Seventy-five years ago this week, the 930 German Jewish refugees aboard the St. Louis, having been turned away by Cuba and the United States, were forced to return to Europe. Within a year, the majority found themselves under Nazi rule, and within five years, nearly of those who were trapped in Hitler’s inferno were murdered. Incredibly, several new revisionist accounts of the infamous “Voyage of the Damned” are claiming that President Franklin D. Roosevelt actually rescued the passengers of the St. Louis. This fairy-tale version seeks to rescue FDR’s public image, while leaving the historical record in tatters.
According to divorce lawyer and author Robert Rosen (Jerusalem Post op-ed, June 17), “the passengers could not come to the United States as the draconian 1924 Immigrant Act forbade it.” The annual quota for German immigrants was indeed full in the spring of 1939, when the St. Louis arrived. (Ironically, that was the only year in President Roosevelt’s 12 years in office that he permitted the full quota to be used.) But that did not mean there was nothing the president could do. Treasury secretary Henry Morgenthau, Jr. proposed allowing the St. Louis refugees to stay temporarily as tourists in the Virgin Islands, a US territory where the quotas did not apply. In fact, the previous November, in the wake of the Kristallnacht pogrom, the governor and legislative assembly of the islands publicly offered to open their doors to Jews fleeing Hitler.
But the State Department objected on a technicality – it argued that the St. Louis passengers did not have valid return addresses, something required of tourists. President Roosevelt personally blocked suggestions to let refugees stay in the Virgin Islands, on the grounds that Nazi spies disguised as refugees might infiltrate the mainland US – even though no such spies were ever discovered among the Jewish refugees that entered the country.
As the St. Louis approached the coast of Florida, it was trailed by a US Coast Guard cutter. The role of the Coast Guard was widely reported at the time, including on the front page of The Washington Post and in a New York Times editorial. Yet historian Richard Breitman claimed last year that “There is no truth to the notion... that American officials ordered the Coast Guard to prevent any passengers from reaching American shores.”
St. Louis survivor Renate (Ronnie) Breslow, speaking at the national conference of the David S. Wyman Institute for Holocaust Studies earlier this month, recalled how, as a child, she was standing on the ship’s deck as the Coast Guard cutter drew near.
“I waved to the captain,” she said. “I was naive – I thought they were coming to help us.”
Does Prof. Breitman believe Mrs. Breslaw and the many other eyewitnesses were all hallucinating? Rosen, for his part, admits the Coast Guard was there, but claims “Morgenthau secretly sent the Coast Guard to follow the St. Louis to keep track of its whereabouts.”
Not so, according to the transcript of Morgenthau’s conversation with Coast Guard Commander Earl G.
Rose (found at the Roosevelt President Library in Hyde Park, New York).
It begins with Morgenthau saying, “I’ve seen in the papers that out of Fort Lauderdale you’ve been trailing the German ship, the St. Louis.” Rose replies: “Yes, sir.”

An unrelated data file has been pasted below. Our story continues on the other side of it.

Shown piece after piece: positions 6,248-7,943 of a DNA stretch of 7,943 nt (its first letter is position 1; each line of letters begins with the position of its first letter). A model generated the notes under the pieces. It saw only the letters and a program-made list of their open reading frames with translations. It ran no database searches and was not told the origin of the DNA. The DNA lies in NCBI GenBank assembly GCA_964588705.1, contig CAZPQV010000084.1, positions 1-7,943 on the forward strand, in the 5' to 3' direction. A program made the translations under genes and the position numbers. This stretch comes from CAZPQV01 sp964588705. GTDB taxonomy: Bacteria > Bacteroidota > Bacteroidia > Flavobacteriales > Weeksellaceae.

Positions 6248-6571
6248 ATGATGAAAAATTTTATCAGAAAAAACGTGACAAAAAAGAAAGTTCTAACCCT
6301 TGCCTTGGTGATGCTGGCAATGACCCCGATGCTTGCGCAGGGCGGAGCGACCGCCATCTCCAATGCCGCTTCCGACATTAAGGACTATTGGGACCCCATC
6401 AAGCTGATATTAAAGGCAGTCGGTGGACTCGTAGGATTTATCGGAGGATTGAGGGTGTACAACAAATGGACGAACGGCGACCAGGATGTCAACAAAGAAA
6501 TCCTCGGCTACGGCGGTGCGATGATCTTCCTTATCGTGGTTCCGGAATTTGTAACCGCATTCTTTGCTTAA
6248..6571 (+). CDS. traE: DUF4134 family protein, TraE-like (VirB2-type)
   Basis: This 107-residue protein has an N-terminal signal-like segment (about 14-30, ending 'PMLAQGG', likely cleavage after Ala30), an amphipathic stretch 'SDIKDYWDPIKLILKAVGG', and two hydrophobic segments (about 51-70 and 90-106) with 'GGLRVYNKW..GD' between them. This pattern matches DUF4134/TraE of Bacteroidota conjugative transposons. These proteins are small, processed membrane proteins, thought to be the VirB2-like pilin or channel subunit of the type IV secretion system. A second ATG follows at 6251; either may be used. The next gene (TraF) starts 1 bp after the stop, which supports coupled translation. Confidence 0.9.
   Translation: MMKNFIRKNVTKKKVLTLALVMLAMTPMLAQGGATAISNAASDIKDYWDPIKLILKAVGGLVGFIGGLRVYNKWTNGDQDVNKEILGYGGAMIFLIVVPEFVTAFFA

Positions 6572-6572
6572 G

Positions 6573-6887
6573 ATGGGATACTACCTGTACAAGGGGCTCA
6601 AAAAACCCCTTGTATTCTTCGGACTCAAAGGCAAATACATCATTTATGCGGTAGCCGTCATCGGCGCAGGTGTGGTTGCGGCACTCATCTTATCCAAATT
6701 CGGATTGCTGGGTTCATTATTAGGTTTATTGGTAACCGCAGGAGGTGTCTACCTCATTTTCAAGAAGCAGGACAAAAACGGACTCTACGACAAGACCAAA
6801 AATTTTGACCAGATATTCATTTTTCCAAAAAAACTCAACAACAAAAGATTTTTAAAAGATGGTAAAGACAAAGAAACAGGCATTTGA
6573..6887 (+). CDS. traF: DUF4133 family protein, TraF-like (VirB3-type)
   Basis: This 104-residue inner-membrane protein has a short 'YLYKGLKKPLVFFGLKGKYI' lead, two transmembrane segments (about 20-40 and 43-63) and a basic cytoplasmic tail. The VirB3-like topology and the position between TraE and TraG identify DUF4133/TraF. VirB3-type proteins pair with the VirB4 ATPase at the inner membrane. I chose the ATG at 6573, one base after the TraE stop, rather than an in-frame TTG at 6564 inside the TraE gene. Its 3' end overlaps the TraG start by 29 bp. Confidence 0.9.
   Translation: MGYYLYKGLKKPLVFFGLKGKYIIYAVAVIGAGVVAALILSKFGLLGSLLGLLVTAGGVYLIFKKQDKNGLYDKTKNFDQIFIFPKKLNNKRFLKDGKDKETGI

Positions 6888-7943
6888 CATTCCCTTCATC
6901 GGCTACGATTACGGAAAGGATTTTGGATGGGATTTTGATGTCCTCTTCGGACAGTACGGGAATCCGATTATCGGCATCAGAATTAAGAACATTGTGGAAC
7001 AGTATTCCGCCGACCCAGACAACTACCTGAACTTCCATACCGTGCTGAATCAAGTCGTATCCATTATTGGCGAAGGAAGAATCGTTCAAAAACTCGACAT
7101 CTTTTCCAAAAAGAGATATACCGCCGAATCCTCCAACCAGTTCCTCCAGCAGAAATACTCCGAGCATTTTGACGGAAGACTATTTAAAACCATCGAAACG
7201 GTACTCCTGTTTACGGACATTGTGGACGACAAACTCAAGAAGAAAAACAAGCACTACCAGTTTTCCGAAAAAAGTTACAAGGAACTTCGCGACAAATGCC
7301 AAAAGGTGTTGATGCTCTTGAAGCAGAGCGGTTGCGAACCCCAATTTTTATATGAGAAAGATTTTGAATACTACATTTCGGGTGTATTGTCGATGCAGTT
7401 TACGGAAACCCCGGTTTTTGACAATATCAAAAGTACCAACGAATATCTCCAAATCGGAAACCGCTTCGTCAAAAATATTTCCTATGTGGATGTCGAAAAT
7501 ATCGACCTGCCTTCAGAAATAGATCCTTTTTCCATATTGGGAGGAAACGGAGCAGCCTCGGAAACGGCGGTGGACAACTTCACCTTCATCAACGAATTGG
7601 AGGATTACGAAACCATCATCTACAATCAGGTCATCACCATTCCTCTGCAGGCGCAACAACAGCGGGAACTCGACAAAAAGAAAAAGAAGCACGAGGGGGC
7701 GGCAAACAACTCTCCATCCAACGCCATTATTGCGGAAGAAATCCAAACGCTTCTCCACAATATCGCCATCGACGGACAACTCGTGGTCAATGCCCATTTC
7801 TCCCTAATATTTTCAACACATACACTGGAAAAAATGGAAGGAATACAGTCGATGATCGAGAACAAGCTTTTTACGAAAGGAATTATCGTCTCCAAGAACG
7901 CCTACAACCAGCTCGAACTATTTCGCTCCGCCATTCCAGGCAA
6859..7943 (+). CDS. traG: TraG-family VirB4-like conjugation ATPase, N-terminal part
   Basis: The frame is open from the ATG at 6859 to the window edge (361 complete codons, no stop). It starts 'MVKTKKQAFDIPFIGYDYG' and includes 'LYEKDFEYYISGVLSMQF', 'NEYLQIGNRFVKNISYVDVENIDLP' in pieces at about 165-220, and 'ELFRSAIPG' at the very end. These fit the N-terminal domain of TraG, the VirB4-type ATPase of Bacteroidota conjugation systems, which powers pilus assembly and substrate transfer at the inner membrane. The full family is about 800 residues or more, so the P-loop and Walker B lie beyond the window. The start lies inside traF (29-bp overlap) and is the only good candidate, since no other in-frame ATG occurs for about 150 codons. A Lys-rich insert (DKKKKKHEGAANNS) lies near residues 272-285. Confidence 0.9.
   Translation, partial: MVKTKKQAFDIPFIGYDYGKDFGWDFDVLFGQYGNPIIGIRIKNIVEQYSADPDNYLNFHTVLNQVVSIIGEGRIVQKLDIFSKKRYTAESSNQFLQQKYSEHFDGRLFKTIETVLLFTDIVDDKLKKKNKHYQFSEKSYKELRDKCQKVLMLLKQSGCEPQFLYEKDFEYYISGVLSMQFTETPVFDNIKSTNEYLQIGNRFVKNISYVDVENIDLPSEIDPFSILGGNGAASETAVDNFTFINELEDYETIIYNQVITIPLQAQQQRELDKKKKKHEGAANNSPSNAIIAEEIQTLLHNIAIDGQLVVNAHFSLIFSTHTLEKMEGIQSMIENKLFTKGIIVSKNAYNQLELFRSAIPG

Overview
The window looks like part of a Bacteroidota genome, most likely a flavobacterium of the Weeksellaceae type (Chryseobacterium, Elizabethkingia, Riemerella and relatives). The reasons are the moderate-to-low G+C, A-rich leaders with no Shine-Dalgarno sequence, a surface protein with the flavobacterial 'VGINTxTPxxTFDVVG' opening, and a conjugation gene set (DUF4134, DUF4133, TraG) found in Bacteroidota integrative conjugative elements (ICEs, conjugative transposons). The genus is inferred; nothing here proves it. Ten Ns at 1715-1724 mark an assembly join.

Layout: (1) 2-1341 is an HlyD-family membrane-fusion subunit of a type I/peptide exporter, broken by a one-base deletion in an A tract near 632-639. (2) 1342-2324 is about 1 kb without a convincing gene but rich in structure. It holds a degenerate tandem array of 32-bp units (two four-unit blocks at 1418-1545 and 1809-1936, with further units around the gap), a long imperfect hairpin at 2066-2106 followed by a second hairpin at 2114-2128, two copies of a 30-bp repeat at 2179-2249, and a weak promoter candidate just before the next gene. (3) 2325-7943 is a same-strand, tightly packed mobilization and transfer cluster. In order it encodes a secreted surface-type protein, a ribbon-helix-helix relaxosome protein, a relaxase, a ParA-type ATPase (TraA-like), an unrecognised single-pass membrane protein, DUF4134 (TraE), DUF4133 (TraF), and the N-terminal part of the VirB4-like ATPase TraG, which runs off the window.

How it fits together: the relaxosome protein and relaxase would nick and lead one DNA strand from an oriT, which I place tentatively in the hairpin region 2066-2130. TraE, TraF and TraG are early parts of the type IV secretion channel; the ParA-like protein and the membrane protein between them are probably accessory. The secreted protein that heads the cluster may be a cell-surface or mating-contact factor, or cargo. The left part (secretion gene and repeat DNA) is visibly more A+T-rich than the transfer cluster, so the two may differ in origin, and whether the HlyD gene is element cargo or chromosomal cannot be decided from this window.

In other words, Morgenthau knew that the Coast Guard was already “trailing the ship” by the time he called, a fact that the commander confirmed.
As the St. Louis made its way back across the Atlantic, England, France, Belgium and the Netherlands each agreed to accept a portion of the refugees. Thus when the passengers disembarked in Europe, “they were all safe,” Rosen claimed in his Jerusalem Post op-ed. But when researchers from the United States Holocaust Memorial Museum interviewed all the surviving passengers (for a 2006 study), they found again and again that the supposedly “safe” passengers immediately began looking for ways to get out of Europe.
Passenger Manfred Fink, for example, who was sent to the Netherlands, repeatedly tried to get permits for himself, his wife, and their child to become construction workers in Chile. A passenger named Bela, who was sent to France, quickly left France for Hungary because, as he later explained, “After all, people knew the Nazis could invade France at any time.”
Eighty-seven of the passengers managed to escape Europe before the Nazis overran France, Belgium and Holland the following spring. Of those who could not get out, nearly half were murdered.
What motivates these attempts to revise the history of the St. Louis? Diehard FDR supporters such as Rosen and Breitman are understandably uncomfortable over scholars’ recent findings concerning President Roosevelt and the Jews. It must have been discouraging for them to learn that FDR privately claimed Jewish control of Poland’s economy was the cause of Polish anti-Semitism; helped bring about a quota on Jewish students admitted to Harvard; believed that German resentment of Jews was “understandable” in view of the presence of many Jews in German professions; and advocated “spreading the Jews thin all over the world” so they would not dominate any country.
But instead of acknowledging FDR’s troubling views, the say-it-ain’t-so crowd is trying to rescue Roosevelt’s public image by taking aim at the St. Louis. It won’t work. No amount of revisionism can change the fact that the voyage of the St. Louis remains, as former President Bill Clinton has called it, “one of the darkest chapters” in America’s history.
The writer is founding director of The David S. Wyman Institute for Holocaust Studies, and author of 15 books about the Holocaust and Jewish history.
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